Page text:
Being Safe Online

A lot of people these days have two lives: the one that they live using their body and a second one that only exists online. Facebook alone has more than 800 million accounts, which is over twice the population of the United States. However, not all of these accounts are owned by people who are looking out for you, much like in the physical world. There’s no need to worry, though. It’s very unlikely that you will be the subject of a specifically targeted attack, but there are some steps that you should take so that you won’t ever be tricked by some booby-trap set for innocent wanderers on the internet. The first and most important rule that you should always follow is simple: don’t ever assume something is secured unless you’ve been assured by a reliable source. With that in mind, here are some tips for each area that needs security.

Email:

Probably everyone has fallen for a fake email at some point in their life. Even us Nerds have been duped by a particularly convincing email – hackers can send emails from the accounts of our friends make it seem as if they are recommending a virus-infected link. If you get an unsolicited email from someone that you would normally trust, but seems a little out of place, it doesn’t hurt to double-check with them by emailing back or texting just to make sure that the content is legitimate.

When sending an email to a lot of people who don’t all know each other, make sure to put yourself in the TO: field, and then put all of the other addresses in the “BCC” field, which stands for “Blind Carbon Copy.” This will ensure that the email addresses don’t get passed on to others. Just like you shouldn’t share others’ physical addresses with strangers, you should make sure that you don’t accidentally spread email addresses around. Make sure to pass this tip on to all your friends!

Web browsing:

One good tip to always keep in mind when using the internet is that once entered online, data is never truly destroyed. Be careful with any pictures you upload – a good tip to keep in mind is that if you wouldn’t want your kids to stumble across it, you don’t want to put it online. And if you do post something sensitive to a site that you trust, make a note of it so that if it ever comes up, you know where it came from.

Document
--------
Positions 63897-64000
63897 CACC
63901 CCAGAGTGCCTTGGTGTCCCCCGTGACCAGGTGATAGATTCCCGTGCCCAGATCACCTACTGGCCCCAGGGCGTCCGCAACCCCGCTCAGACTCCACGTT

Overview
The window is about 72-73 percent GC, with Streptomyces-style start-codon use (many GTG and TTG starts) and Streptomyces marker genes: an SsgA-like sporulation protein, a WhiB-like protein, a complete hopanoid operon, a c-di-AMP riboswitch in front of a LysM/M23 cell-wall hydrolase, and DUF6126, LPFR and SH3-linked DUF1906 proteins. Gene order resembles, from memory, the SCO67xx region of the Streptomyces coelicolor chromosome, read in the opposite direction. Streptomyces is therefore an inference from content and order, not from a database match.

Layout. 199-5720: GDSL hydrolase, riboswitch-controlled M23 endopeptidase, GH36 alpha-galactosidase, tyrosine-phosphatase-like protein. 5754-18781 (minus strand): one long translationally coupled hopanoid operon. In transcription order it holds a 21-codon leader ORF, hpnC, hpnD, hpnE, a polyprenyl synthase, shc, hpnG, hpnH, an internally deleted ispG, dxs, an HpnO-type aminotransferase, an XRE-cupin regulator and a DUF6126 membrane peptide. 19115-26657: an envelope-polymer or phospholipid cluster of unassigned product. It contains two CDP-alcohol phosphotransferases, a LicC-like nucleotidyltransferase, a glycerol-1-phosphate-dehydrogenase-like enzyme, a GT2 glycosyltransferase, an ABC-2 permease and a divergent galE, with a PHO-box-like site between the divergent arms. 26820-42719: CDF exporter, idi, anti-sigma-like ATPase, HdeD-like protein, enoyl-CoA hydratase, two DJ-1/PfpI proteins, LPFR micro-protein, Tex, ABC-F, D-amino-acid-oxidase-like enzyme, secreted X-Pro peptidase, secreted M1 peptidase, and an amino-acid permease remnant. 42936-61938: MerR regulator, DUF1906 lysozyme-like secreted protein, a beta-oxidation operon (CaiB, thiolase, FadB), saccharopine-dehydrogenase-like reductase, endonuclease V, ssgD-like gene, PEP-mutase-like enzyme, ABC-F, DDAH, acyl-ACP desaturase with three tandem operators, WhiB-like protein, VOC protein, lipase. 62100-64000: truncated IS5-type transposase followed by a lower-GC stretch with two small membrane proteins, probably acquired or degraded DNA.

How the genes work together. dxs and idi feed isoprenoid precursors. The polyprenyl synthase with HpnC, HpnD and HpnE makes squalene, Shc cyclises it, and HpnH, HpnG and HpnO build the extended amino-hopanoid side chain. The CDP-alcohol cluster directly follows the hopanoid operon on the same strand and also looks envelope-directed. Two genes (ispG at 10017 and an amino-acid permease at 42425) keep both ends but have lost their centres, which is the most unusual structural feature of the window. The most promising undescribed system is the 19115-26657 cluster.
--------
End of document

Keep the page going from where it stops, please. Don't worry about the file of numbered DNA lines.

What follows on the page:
When you do enter information like credit cards online, always look up at the address bar before proceeding. Instead of the normal “Http” before the address, it should say “Https.” This means that the connection is secured. While you may not actually need the security, it assures you that the site is legitimate and that the information can’t be passed on without your express permission.

Your information is tracked on websites that you visit via files called cookies. While they are helpful for day-to-day activities, you should delete them regularly so that if you ever succumb to malware, it can’t access all your sensitive information.

Passwords:

While it may be much simpler to have one password that you use across every site, this can compromise every account you use. If malicious software is able to get a hold of one of your passwords, the hacker can gain access to all your information, including your banking account. It is best to use a different password for every site, but if you can’t keep track of all of them, use different ones for your financial information than the ones you use for social networks and the like.

If you share a computer with other people, you shouldn’t keep your passwords stored there. Even if you trust the other users, you don’t want that information to leak out from an accident. And the same goes for writing down passwords – it’s fine to do, but keep them where others can’t see them.

General internet use tips:

You should lock your computer when you leave it if you work in an environment with others – and don’t leave your laptop unattended when you can help it, especially in public environments.

When you’re not using the wireless capabilities on your devices, you should switch off the adapter. This will both save battery and increase your security.

Finally, when you decide to get rid of an electronic device, always make sure to get rid of any data stored on it. Whether selling it or disposing it, you want to make sure that your data doesn’t fall into the hands of someone you don’t know.

We’ve posted a few tips in the past on how to stay safe on a variety of social networking sites. If you’ve missed those, check them out here:

Facebook

Twitter

Google+

LinkedIn

Source: Andrea Eldridge

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